Rift & Quartered Flooring
The typical plank, regardless of species, is plain sawn. Parallel cuts split up the log, and when solid hardwood is installed, expansion occurs across the grain. For some species, however, the wood is rift, quarter sawn, or rift and quartered, and the result is flooring that is not only more stable, in regards to warping, but may also be more visually pleasing.
If plain sawn is parallel, rift and quartered flooring tends to feature more radial cuts. However, both options differ. Quarter sawn hardwood is cut in such a way that the growth rings form a 45 to 90 degree angle with the board's surface. Rift sawn, on the other hand, has the annual rings cut at a 30 to 60 degree angle with the board's surface.
In terms of appearance, plain sawn has a plumed look. Tighter grain defines a rift cut, while quarter sawn has the look of flakes or tiger stripes. As plain sawn is considerably more affordable than these two, it is more common in modern homes. Older properties have a greater likelihood to feature rift, quarter sawn, or rift and quartered hardwood.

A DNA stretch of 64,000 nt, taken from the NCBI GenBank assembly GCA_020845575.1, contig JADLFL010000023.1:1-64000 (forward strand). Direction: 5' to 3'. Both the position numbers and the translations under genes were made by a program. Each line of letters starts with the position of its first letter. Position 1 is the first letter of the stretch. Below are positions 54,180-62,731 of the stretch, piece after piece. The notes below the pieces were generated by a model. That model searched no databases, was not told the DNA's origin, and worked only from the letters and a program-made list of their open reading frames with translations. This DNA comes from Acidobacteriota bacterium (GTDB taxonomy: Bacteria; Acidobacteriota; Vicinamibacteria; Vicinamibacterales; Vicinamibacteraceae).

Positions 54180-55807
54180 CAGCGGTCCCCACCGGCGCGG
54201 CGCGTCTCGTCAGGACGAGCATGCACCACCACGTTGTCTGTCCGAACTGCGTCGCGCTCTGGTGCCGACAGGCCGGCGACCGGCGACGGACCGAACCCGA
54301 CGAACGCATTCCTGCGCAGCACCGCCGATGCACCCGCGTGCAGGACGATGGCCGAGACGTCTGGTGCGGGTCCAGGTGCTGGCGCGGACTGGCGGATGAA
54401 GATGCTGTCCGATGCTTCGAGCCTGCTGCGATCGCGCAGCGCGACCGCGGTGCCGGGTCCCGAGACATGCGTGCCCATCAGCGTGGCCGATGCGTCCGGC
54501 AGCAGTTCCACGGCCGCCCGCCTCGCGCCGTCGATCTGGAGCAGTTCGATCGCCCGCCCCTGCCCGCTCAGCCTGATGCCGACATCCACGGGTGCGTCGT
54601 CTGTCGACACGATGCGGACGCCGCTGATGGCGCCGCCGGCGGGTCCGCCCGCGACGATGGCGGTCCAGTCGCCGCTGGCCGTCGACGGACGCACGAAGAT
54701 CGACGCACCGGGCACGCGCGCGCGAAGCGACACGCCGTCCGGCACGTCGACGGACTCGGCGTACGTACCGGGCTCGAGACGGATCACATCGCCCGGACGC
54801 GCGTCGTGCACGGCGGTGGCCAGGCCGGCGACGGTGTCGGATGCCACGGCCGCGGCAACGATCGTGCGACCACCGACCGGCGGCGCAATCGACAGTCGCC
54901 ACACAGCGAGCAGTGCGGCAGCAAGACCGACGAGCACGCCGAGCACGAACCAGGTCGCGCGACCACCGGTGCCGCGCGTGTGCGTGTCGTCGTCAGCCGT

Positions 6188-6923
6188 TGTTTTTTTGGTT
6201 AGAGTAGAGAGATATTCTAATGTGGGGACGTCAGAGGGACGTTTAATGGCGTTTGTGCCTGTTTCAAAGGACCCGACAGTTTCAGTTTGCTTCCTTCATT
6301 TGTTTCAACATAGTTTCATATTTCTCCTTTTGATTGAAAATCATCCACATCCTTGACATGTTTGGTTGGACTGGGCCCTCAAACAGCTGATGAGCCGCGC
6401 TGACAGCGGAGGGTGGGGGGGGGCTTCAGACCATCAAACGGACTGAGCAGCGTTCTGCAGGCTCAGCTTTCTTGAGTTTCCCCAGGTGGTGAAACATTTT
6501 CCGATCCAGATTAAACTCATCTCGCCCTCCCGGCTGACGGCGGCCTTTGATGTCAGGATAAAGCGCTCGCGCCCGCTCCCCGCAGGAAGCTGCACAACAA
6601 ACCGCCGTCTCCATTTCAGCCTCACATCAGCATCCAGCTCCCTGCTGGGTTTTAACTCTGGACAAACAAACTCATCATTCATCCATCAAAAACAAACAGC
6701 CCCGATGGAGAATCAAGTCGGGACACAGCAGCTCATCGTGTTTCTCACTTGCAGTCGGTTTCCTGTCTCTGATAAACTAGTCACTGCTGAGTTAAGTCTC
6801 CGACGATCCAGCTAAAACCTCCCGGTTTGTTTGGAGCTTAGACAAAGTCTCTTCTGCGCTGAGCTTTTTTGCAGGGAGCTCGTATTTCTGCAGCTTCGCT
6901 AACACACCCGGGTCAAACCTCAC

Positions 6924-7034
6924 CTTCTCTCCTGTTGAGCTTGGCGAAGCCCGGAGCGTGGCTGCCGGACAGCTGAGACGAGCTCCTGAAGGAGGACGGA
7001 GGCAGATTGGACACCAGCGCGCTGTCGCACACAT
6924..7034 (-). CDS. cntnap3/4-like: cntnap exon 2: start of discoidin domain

Aside from the look, a different cut provides a further benefit for homes: less expansion. Although homeowners are advised against installing any solid hardwood in a below-grade area, near radiant heat, or on top of a concrete subfloor, quarter sawn flooring expands less than all other options. Specifically, hardwood with this cut expands vertically but has no horizontal movement. Rift sawn, on the other hand, has both vertical and horizontal expansion. Plain sawn expands the most out of all cuts and, as a result, has the greatest tendency to warp.
When ordering flooring through Hurst Hardwoods, what options do you have? White oak, particularly, is available not only plain sawn but also rift, quarter sawn, and rift and quartered.